I went to the NYC Bloggers event last night down in SOHO. It was somewhat interesting, but it really felt like a mid-90s dot com masturbation-fest where many of the folks in the room were seeking validation of their peers rather than information on where the movement is headed. Still, there were some interesting nuggets...
First off the bat, where the hell was Rick Bruner? I would have put serious money on his being there, but I didn't see him the whole night.
The first panel of the night featured Jason Calacanis and Nick Denton. I gather that everyone in the crowd expected these two to go at it Jerry Springer style, but it never really happened. The two focused on business models for their respective companies and the relative advantages/disadvantages. Surprisingly, I found myself agreeing with Jason more than I agreed with Nick, which is weird considering I rarely agreed with anything that came out of Jason's mouth during his Silicon Alley Reporter days. I think Jason is on his way to a good start, with at least one advertiser subsidizing one of his blogs. What I'm concerned about is his company's ability to scale over time. He mentioned he expected to have several hundred blogs within a few years' time. I wonder how ad sales reps will be able to effectively sell advertising on a web property with such wide-ranging content. Also, I think I'd be pissed if I were to be working with him, considering he hasn't hired any ad sales reps yet.
Jeff Jarvis moderated this first panel. Next time, I'd like to see him as a featured speaker. After all, the guy has a ton of intelligent things to say about business models for blogging. It was kind of disappointing to see him in the role of referee for what most bloggers in attendence expected to be a Battle Royale of archrivals.
I liked the second panel, which featured Anil Dash and Meg Hourihan talking about blog management tools. I was pleasantly surprised that the two didn't "geek out." Instead, they brought up some very interesting points about how people use blogging tools, communications paradigms and such. Someone in the audience brought up an interesting question about Movable Type as a Content Management System (CMS) and why people who are interested in a full-featured CMS featuring a blog have to hack two or three software packages together. Honestly, I think this was probably the best comment/question of the night. Some people want their sites to not only host a blog, but other features commonly found in community sites. I love Movable Type, but this site could have easily been a PHP-Nuke site if it were possible to get full-featured blogging out of Nuke.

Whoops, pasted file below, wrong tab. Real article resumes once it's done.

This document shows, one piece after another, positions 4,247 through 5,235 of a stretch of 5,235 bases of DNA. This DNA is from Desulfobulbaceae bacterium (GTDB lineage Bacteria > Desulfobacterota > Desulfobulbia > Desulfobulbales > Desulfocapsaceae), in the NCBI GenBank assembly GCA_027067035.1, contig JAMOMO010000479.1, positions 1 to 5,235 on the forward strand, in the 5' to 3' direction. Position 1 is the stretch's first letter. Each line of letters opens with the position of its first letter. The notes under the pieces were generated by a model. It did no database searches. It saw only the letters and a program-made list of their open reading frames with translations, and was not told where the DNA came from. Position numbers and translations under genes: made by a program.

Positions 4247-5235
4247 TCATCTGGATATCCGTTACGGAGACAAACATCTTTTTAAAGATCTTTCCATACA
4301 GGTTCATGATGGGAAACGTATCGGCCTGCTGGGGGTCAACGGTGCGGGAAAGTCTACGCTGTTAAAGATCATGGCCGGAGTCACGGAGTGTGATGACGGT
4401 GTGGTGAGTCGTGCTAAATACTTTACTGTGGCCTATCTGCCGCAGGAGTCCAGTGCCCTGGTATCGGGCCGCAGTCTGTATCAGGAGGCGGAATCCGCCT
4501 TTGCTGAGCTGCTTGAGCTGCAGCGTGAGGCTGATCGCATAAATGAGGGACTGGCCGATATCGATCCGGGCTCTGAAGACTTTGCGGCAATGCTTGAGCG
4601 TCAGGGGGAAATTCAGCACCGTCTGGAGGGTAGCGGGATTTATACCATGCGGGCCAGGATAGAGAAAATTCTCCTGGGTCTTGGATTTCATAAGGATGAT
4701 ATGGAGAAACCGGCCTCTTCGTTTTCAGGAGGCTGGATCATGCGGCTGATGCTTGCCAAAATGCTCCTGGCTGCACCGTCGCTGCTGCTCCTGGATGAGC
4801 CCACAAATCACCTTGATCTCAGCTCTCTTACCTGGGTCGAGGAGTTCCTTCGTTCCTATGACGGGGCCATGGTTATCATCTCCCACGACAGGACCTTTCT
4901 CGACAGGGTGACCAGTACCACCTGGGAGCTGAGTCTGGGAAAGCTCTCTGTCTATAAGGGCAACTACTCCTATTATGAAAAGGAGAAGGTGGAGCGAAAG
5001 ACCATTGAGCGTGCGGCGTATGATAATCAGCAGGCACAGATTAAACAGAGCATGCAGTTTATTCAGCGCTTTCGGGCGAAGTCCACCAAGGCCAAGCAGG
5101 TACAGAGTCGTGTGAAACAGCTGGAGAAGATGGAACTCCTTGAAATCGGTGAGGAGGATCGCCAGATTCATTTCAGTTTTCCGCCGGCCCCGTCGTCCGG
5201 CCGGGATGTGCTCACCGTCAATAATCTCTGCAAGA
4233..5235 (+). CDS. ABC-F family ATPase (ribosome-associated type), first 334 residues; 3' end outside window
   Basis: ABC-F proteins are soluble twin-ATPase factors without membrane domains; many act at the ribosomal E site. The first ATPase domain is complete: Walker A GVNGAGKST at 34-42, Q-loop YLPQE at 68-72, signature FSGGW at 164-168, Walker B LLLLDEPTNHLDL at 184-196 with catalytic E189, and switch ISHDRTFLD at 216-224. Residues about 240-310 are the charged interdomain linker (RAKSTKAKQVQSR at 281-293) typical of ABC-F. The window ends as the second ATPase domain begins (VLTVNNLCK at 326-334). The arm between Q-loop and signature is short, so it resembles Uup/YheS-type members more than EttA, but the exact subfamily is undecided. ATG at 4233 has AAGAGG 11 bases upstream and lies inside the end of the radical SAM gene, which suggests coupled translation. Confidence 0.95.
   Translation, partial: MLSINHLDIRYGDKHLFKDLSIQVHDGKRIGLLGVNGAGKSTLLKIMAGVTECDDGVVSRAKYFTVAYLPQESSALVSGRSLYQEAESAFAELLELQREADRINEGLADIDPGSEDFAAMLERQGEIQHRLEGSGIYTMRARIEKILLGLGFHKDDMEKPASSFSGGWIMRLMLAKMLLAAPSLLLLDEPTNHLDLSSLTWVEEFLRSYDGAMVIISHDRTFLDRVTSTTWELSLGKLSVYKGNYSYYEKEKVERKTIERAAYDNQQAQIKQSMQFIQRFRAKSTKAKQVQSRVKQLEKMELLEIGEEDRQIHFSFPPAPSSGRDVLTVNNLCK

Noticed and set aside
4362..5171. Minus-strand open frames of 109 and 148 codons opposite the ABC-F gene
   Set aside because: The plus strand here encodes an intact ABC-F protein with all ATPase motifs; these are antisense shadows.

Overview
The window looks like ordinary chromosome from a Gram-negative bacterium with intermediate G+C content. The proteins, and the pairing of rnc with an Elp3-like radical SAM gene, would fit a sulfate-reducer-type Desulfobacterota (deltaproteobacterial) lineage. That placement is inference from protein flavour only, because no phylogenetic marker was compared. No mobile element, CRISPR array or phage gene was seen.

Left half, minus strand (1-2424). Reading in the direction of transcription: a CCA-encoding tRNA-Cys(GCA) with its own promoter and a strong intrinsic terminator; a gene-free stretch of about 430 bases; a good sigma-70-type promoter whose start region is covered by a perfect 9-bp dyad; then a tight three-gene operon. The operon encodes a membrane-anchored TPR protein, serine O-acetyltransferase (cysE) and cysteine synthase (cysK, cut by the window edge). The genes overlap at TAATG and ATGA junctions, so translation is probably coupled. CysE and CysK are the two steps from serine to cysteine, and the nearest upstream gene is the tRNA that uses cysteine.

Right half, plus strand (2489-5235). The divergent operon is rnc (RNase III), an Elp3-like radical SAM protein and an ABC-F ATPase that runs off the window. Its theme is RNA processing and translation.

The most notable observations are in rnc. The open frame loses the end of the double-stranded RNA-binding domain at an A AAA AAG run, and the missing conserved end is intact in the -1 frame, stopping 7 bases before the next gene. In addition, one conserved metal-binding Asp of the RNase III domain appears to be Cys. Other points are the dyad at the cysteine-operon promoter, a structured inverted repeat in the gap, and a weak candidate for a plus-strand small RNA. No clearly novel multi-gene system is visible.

Unfortunately, I hated the third panel, which seemed like a joke in comparison to the first two. I think it was cool to have some of the more popular blogging personalities on a panel - and the panel certainly was entertaining - but I expected them to talk about something more substantive than how they're handling their new-found celebrity. Also, there seemed to be this overarching sense of suspicion with regard to whether or not a blogger can stay true to the spirit of blogging if they take advertising. There was a question or two about whether bloggers fear offending advertisers. It's a legit question, but I keep wondering whether the blogging movement is just another one of those things that comes out of the Internet that resists commercialization to the point of killing itself. All right, I'm biased, but why is there this fear out there that advertising will pollute everything it touches?